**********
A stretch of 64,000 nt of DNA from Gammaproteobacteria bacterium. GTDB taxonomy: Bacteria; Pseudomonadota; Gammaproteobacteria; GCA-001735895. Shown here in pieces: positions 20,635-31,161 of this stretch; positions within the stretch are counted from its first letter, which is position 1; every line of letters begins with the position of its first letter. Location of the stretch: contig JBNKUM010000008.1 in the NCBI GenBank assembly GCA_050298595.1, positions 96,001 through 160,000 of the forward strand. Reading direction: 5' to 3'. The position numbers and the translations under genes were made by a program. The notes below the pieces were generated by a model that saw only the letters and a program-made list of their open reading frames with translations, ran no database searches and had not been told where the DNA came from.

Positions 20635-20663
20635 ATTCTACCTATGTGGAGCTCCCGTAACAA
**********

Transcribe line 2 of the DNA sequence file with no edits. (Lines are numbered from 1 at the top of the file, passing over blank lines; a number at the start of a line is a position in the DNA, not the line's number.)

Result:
Positions 20635-20663